• “Figure out and tell your partner how many counters you have. Then figure out and tell your partner how many orange squares you have.”
• 2 minutes: partner work time
• “Make a group with counters that has fewer than the group of green triangles.”
• 30 seconds: quiet think time
• 1 minute: partner work time
• “Figure out and tell your partner how many counters you have. Then figure out and tell your partner how many green triangles you have.”
• 2 minutes: partner work time

### Activity Synthesis

• Invite 2–3 students to share the groups of counters that they made that have fewer than the green triangles.
• “What is the same about the groups they made? What is different?” (They all made groups with different numbers of counters. They all have fewer than the green triangles.)

## Activity 3: Introduce Number Race, Numbers 1–10 (25 minutes)

### Narrative

The purpose of this activity is for students to learn stage 1 of the Number Race center. Students practice recognizing and writing numbers as they roll a connecting cube onto the mat and trace the number that it lands on. If students do not yet recognize each number, they can match the symbol on the number mat to the symbol on the recording sheet. Students continue rolling and tracing until one number "wins" (all of the numbers in the column are traced). After students have traced all of one number, they can finish tracing the rest of the numbers. Students can use different colors or writing utensils during this center. In a future variation of this center, students will write the numbers instead of tracing them.

After they participate in the center, students choose from any stage of previously introduced centers.

• Shake and Spill
• Math Fingers
• Pattern Blocks
• Picture Books
Engagement: Provide Access by Recruiting Interest. Use visible timers or audible alerts to help students anticipate and prepare to transition between center activities.
Supports accessibility for: Social-Emotional Functioning, Organization

### Required Materials

Materials to Gather

Materials to Copy

• Number Mat 1-10
• Number Race Stage 1 Recording Sheet for Tracing

### Required Preparation

• Each group of 2 needs 1 connecting cube.
• Gather materials from:
• Shake and Spill, Stage 1
• Math Fingers, Stage 1
• Pattern Blocks, Stages 1-3
• Picture Books, Stages 1 and 2

### Launch

• Groups of 2
• Give each student a recording sheet. Give each group of 2 students a number mat and a connecting cube. Give students access to colored pencils, crayons, or markers.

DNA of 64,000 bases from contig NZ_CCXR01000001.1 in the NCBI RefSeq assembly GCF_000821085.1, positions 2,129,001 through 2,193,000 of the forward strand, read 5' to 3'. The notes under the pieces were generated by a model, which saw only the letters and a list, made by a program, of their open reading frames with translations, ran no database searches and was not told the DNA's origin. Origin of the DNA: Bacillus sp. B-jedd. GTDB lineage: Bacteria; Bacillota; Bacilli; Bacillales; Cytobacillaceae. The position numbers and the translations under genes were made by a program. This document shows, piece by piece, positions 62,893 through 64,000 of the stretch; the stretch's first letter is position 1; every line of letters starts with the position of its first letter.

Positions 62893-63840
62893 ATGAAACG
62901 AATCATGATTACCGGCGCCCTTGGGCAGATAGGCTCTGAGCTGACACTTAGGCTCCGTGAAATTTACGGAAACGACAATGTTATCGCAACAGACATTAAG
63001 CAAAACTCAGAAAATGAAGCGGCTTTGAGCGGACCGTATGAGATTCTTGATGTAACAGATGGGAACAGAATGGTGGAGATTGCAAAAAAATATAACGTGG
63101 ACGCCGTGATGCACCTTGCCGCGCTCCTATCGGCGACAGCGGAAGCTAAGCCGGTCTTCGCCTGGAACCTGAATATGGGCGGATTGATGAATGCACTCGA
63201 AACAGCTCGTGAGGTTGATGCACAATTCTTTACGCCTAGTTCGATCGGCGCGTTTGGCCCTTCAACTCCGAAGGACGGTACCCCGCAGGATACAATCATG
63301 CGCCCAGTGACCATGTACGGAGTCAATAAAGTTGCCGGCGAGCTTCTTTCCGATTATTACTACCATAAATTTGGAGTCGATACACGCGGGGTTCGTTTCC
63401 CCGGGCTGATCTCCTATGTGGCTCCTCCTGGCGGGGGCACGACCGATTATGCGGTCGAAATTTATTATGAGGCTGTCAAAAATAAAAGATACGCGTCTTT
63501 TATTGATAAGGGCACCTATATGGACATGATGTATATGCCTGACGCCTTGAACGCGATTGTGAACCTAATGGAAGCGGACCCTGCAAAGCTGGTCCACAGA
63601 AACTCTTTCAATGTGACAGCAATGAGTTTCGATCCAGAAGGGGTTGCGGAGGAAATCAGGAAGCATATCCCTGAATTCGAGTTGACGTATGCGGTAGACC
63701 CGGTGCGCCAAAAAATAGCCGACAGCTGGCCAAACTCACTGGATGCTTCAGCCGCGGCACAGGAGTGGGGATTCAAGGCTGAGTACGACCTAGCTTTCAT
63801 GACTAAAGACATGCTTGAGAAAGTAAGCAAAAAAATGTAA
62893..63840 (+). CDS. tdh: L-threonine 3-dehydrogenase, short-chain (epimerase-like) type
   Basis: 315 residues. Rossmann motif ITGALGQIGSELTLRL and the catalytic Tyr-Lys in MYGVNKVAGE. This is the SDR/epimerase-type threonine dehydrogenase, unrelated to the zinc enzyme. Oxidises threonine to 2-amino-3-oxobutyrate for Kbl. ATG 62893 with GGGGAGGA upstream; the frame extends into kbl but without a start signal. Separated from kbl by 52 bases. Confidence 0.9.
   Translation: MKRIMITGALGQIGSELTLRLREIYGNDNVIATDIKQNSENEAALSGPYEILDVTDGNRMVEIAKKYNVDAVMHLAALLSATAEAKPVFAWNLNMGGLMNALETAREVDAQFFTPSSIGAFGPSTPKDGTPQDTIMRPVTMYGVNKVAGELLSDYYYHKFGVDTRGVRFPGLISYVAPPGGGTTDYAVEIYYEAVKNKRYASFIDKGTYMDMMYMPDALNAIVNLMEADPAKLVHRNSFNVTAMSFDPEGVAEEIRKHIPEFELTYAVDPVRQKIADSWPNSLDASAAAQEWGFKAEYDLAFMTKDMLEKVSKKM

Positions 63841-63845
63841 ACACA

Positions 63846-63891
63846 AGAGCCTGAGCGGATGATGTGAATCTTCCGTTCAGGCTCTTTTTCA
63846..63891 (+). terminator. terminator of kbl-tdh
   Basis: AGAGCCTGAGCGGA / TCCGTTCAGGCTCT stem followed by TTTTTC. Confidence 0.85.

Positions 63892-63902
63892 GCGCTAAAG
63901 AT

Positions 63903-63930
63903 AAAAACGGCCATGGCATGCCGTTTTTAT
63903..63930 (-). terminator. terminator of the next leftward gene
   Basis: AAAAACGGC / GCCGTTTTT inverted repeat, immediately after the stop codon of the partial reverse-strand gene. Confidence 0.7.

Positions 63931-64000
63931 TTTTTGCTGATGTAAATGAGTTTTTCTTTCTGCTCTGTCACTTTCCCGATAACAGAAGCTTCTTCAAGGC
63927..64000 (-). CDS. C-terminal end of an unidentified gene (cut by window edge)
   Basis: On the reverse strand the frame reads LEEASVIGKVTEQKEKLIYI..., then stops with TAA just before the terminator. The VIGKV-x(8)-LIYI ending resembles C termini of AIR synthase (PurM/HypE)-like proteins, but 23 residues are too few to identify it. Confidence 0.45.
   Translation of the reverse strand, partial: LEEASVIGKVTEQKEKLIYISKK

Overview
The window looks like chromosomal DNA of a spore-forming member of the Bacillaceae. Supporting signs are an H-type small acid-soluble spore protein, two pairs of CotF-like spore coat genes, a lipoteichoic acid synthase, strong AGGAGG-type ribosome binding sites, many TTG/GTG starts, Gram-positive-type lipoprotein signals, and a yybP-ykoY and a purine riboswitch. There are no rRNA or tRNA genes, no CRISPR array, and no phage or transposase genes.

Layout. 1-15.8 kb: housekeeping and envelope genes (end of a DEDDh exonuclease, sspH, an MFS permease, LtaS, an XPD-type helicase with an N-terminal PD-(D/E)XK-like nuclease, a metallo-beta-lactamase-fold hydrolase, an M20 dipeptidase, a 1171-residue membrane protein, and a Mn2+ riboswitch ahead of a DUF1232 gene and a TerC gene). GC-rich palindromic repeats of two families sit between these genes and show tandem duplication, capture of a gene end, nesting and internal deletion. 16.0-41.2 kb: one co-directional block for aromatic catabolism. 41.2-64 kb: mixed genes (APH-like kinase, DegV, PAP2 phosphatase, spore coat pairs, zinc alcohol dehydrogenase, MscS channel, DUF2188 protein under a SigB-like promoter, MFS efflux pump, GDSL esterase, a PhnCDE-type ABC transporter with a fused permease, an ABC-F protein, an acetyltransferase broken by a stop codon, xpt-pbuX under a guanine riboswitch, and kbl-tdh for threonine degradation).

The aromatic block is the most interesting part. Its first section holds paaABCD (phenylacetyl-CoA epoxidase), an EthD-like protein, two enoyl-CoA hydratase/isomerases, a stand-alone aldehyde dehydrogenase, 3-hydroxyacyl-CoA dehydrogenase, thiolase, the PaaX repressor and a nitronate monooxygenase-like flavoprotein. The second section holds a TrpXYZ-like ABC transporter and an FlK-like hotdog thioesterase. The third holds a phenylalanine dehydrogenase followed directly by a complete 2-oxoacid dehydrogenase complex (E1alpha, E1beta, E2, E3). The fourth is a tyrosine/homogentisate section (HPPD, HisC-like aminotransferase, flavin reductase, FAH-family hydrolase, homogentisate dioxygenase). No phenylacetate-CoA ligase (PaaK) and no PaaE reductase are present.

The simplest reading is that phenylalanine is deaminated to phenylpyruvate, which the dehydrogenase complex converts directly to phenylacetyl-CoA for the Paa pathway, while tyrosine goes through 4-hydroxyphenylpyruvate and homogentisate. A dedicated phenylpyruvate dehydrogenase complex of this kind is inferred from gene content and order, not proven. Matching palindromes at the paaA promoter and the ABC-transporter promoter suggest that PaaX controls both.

• “We are going to learn a new center called Number Race. Let's play a round together.”
• “I am going to roll the cube onto the number mat. Which number did the cube land on?”
• 30 seconds: quiet think time
• Share responses.
• “Now I find that number on the recording sheet and trace the number at the bottom.”
• Demonstrate tracing the number the cube landed on.
• “Take turns with your partner. During each turn, roll the cube and trace the number on the recording sheet. Play until you’ve traced all of one number. That number is the winner.”

### Activity

• 5 minutes: partner work time
• “Now you can choose another center. You can also continue playing Number Race.”
• Display the center choices in the student book.
• Invite students to work at the center of their choice.
• 10 minutes: center work time
• If time, invite students to choose another center.

Choose a center.

Number Race

Shake and Spill

Math Fingers

Pattern Blocks

Picture Books

### Activity Synthesis

• “When you played in centers with a partner, how did you decide who gets to go first? What would you do if you wanted to go first but your partner wanted to go first too?”

## Lesson Synthesis

### Lesson Synthesis

“Today we compared the number of objects in groups. We figured out which group had more objects and which group had fewer objects.”

Display 10 red counters and 3 yellow counters.

“Are there fewer yellow counters or red counters? How do you know?”

“We can just see that there are a lot of red counters and only a few yellow counters. There are fewer yellow counters than red counters. There are more red counters than yellow counters.”

“Let's figure out how many red counters there are.”

Point to each red counter as students count or invite a student to count.

“There are 10 red counters.”

Repeat the steps with the yellow counters.

“There are 3 yellow counters.”

“There are fewer yellow counters than red counters. 10 is more than 3. 3 is less than 10.”